The aerodynamics in that area are REALLY tricky, but most of the disruption is through the airflow along the side of the vehicle, since the tires create a low pressure area right behind them, and beneath the car is a lower pressure area than along the side. When you add the mudflaps, you isolate the low pressure area behind the tires, create a higher pressure area in front of the mudflap that causes turbulent flow between tire and mudflap, and create a new low pressure area behind the mudflap which will reduce drag on the underside of the body behind the mudflap. The low pressure area behind the tire is already fairly turbulent behind the tire without the mudflap, so in the end, it is very little net gain in drag. It is a difficult area to explain or even visualize due to all the odd surfaces, and the math is terrifying.
In my opinion, it is worth it to keep the side of your car clean, because that cuts down on damage and rust. What good is .25mpg (really optimistic figure) if it ends up costing you more to keep it clean and reduces the service life of your sheet metal or paint.
This is very useful. Had to read through it slow to understand it, but I have a better grasp of it now. If I find a pair of mudguards, I'm putting them on her.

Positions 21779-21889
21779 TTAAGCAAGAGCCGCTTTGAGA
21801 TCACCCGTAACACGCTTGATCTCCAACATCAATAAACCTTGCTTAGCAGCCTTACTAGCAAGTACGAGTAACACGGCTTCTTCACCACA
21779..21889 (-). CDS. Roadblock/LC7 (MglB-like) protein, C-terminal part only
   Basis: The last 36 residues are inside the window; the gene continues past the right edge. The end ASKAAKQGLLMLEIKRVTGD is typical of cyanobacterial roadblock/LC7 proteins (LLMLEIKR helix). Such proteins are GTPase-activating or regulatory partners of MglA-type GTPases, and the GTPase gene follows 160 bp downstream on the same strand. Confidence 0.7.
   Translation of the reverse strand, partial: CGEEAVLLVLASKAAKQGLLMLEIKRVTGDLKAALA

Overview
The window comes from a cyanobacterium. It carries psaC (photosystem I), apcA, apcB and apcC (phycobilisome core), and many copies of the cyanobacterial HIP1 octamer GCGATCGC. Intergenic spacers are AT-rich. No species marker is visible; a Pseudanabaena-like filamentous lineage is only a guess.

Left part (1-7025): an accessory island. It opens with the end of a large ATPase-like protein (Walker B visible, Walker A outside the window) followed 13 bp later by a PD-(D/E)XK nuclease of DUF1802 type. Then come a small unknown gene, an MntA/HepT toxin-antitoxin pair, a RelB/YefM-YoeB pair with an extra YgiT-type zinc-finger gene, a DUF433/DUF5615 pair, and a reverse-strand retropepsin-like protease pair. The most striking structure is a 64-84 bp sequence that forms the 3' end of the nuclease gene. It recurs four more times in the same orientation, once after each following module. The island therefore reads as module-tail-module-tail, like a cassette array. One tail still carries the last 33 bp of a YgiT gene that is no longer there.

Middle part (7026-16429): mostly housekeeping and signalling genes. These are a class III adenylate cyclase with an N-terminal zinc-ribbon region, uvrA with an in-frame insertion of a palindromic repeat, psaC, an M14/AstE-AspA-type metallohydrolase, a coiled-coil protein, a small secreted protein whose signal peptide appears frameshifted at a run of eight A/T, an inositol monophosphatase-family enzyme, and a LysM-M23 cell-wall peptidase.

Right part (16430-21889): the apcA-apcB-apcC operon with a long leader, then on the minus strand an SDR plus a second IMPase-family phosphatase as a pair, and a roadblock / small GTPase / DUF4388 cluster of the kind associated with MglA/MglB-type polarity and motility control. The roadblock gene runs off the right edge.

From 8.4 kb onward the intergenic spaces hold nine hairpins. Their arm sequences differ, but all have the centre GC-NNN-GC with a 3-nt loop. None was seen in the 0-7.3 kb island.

Reasons you should are listed above very well by other members.
For me, I go back to what an engineering friend of mine said. "Big things are made of lots of little things."
So, my goal is to make going to my low paid profession as cheap as possible. Mud flaps may add a tiny amount of drag and an equally tiny amount of weight. Perhaps insignificant to anybody else, but to me its one of those "little things" that is making up the "big thing." So, caulking in the headlights, removing the radio antenna, adding tiny pieces of underpanelling where there had been none before are all tiny things but in the bigger picture add up to a lot in terms of FE.
Great discussion though, I like the technical jargon offered by FIND on mudflaps. I should pick his brain about what other steps I can take with my VX to improve my FE any more.
You have a good take on this as well Benfrogg. I think it's a situation that sort of fits in the "whatever is best for you" category. Yeah, FIND really had some nice insight and explanation, and I'll bet he can find another couple of ways to help you as well!
I had mud guards on my VX, and I had an average of 55-ish mpg with the car, with a tank high of 77. I don't think they hurt anything. I think they do help keep the rocker panels from rusting out under the doors. Mine had muds installed when the car was purchased in '94, and it was rust-free, despite being an Indiana car. To this day, it's the only rust-free EG hatch I've seen in this area.
I can only really help so much with aero... Aero isn't really a field I spend a lot of time on, I just remember some things. It is a lot easier to just use software to figure those things out anyways, but fluid dynamics isn't a horribly bad field to get the basics of.
Benfrogg, that quote from your engineer friend, "Big things are made of lots of little things." Yeah, that is something worth remembering in almost any situation.